Riddle of Anubis
Location: Saint-Jean-sur-Richelieu, Quebec, Canada
Date Played: February 3, 2020
Team size: 2-8; we recommend 2-4
Duration: 60 minutes
Price: 30 CAD per player
Emergency Exit Rating: [A+] No Lock
Physical Restraints: [A+] No Physical Restraints
I feel so weird about Denderah’s Secret. We found enjoyment in this escape room even though it rarely passed an opportunity to do stuff that we routinely say “shouldn’t be done that way in escape rooms.”
Before we go further, I need to clarify that this was one of Sauve Qui Peut’s earliest games. As far as early games go, it was great. And this company has come a long way since designing this escape game. With that in mind…
The set is impressive, especially given how long it’s been in operation. Had we seen it when it was new, it would have blown us away. However, a pair of small areas were essentially undesigned and there was a lot of wear.
The puzzles all worked, but two interactions went against our safety recommendations… and you had better have someone who can Sudoku because, oh my, do you need to Sudoku. This isn’t a spoiler, it’s a fact.
We were laughing the whole way through Denderah’s Secret because it felt like the embodiment of what we regularly get on stage and tell people not to do. If I’m being completely honest, I didn’t hate it. Denderah’s Secret was fun because Sauve Qui Peut knows how to keep things interesting. That said, there was a lot of opportunity for this to become a much better game.
Sauve Qui Peut has so many amazing games. Denderah’s Secret doesn’t have to make your playlist. It is still kind of interesting, and by playing it, we better understood how Sauve Qui Peut has evolved. While my brain is telling me not to recommend it, my heart still had a good time.
Who is this for?
- Adventure seekers
- Puzzle lovers
- Scenery snobs
- Tomb raiders
- Any experience level
- A charming Egyptian set
- Solid, basic escape room gameplay
Our parents were renowned Egyptologists and we had grown up listening to their stories. As we grew up, we followed in their footsteps and set off to Egypt to unravel the mysteries of the ancient structures that have long captivated the world.
One of our parent’s stories, “Denderah’s Secret,” had always captured our imaginations, and that became the focal point of our work.
Denderah’s Secret was a big Egyptian sandbox of a set. As usual, Sauve Qui Peut’s gorgeous wall murals added depth and setting that murals almost never accomplish.
As we explored the tomb, almost all of it looked and felt appropriately Egyptian.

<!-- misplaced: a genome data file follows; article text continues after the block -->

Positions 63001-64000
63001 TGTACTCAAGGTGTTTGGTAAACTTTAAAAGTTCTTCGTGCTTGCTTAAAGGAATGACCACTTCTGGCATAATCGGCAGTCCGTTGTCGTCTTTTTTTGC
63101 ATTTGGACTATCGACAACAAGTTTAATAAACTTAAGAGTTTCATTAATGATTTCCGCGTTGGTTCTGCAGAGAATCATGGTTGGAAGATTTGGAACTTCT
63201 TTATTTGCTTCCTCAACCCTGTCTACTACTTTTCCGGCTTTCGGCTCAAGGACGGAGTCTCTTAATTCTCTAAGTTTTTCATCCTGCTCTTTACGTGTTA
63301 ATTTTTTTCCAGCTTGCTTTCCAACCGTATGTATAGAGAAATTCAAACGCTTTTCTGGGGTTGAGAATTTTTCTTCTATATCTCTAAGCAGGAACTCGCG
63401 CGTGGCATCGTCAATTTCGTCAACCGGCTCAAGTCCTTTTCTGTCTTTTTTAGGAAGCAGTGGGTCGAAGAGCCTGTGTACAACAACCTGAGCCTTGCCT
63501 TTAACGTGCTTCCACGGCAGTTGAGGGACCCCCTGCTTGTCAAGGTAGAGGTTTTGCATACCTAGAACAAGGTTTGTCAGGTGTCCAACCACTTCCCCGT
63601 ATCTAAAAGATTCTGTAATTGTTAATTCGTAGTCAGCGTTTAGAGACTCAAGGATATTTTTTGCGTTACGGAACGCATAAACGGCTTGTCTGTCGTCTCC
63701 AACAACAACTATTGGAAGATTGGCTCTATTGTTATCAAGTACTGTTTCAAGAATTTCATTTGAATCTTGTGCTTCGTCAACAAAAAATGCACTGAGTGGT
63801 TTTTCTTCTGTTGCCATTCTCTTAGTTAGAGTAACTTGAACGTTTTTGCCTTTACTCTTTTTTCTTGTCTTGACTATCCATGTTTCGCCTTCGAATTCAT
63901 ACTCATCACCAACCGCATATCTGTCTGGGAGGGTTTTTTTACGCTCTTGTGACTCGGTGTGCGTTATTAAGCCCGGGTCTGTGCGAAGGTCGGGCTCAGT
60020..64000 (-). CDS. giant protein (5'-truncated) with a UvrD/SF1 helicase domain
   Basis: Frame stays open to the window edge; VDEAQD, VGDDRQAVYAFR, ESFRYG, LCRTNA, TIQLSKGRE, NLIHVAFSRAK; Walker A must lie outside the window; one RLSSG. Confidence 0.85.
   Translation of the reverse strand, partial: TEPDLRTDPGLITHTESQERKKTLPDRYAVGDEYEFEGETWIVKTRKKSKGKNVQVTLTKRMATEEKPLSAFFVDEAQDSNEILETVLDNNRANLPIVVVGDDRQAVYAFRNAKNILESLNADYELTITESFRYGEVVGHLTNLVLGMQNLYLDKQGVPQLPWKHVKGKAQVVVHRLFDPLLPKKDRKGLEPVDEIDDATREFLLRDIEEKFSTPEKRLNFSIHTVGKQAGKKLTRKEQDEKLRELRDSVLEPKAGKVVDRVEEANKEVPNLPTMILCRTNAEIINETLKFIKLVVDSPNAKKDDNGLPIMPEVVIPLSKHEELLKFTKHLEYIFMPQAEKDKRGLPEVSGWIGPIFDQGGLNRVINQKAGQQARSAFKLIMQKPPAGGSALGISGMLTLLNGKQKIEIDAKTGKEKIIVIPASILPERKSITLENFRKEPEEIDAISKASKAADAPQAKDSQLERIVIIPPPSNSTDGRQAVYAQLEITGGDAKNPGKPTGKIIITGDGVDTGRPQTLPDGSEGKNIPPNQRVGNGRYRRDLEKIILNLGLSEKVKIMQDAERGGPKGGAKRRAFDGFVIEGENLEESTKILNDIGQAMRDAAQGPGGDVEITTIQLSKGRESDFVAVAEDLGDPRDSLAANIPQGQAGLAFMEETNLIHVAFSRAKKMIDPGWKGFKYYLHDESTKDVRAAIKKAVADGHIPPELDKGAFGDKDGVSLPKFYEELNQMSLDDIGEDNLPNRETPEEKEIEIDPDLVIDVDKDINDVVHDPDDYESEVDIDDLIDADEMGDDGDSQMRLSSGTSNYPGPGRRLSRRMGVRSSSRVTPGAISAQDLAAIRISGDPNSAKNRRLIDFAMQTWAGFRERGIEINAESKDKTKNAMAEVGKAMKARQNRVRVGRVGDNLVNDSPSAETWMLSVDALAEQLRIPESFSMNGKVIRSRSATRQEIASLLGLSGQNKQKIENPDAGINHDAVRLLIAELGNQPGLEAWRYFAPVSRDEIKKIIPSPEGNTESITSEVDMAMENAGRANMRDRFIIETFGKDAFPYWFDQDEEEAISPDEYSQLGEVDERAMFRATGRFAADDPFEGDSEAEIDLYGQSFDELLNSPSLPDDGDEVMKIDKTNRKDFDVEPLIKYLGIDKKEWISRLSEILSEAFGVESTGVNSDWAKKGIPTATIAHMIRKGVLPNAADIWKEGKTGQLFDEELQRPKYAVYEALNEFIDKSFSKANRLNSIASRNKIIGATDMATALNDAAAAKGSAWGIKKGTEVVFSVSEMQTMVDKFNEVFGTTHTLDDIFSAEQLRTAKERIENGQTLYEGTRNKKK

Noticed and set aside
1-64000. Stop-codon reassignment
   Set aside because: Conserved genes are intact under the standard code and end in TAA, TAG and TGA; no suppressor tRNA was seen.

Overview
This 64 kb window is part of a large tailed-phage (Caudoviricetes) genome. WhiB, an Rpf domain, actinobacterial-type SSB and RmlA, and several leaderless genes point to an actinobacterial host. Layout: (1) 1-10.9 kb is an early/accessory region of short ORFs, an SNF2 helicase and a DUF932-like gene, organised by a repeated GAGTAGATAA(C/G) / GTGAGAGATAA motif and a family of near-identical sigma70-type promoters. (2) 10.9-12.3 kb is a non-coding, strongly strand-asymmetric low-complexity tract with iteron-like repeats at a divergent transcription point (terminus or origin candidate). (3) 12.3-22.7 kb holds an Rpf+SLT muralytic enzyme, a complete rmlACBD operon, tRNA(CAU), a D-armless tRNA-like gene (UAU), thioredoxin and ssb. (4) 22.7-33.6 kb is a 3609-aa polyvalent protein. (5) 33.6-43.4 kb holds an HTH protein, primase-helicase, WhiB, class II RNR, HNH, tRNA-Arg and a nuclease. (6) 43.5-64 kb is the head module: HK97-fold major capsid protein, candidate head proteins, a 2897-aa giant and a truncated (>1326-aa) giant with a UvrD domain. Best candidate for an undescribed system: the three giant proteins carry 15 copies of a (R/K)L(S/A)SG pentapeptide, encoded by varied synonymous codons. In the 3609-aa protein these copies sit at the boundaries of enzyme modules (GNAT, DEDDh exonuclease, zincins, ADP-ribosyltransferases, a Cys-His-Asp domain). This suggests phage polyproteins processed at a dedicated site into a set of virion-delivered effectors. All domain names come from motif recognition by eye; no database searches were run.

That said, there were a few small portions of the game that were essentially undesigned.
Sauve Qui Peut’s Denderah’s Secret was a standard escape room with a moderate level of difficulty.
Core gameplay revolved around searching, observing, making connections, and puzzling.
➕ The ancient Egyptian sets of Denderah’s Secret looked magnificent, even with some significant wear. Sauve Qui Peut transformed its rooms with expansive murals and the scale of the props and set pieces.
➕ The painting throughout Denderah’s Secret was fantastic. The wall murals were gorgeous.
➖ Two late-game sections were under-designed, especially given what had come before it.
➕/➖ There were a lot of glyphs in Denderah’s Secret. They were different enough that we could distinguish them. That said, with the escape game’s age, some had started to lose their definition and could have used a touch up.
➖ Denderah’s Secret‘s gameplay was dated. It included a long process puzzle that jammed gameplay, multiple trick locks, and the standard pitfalls of the one classic Egyptian trope. It also asked us to interact with the set in a way that seemed… unwise.
➖ We were disappointed to rely on laminated paper cluing within this gorgeous set.
➕ Although the reveals weren’t surprising, they looked great, which added excitement.
➖ While we appreciated Sauve Qui Peut’s early foray into allowing players to affect the game by making a choice, it wasn’t refined. It was easy to unknowingly make a choice before uncovering enough to make an informed decision.
Tips For Visiting
- There is metered street parking.
- This game is entirely bilingual (French and English).
Book your hour with Sauve Qui Peut’s Denderah’s Secret, and tell them that the Room Escape Artist sent you.
Disclosure: Sauve Qui Peut comped our tickets for this game.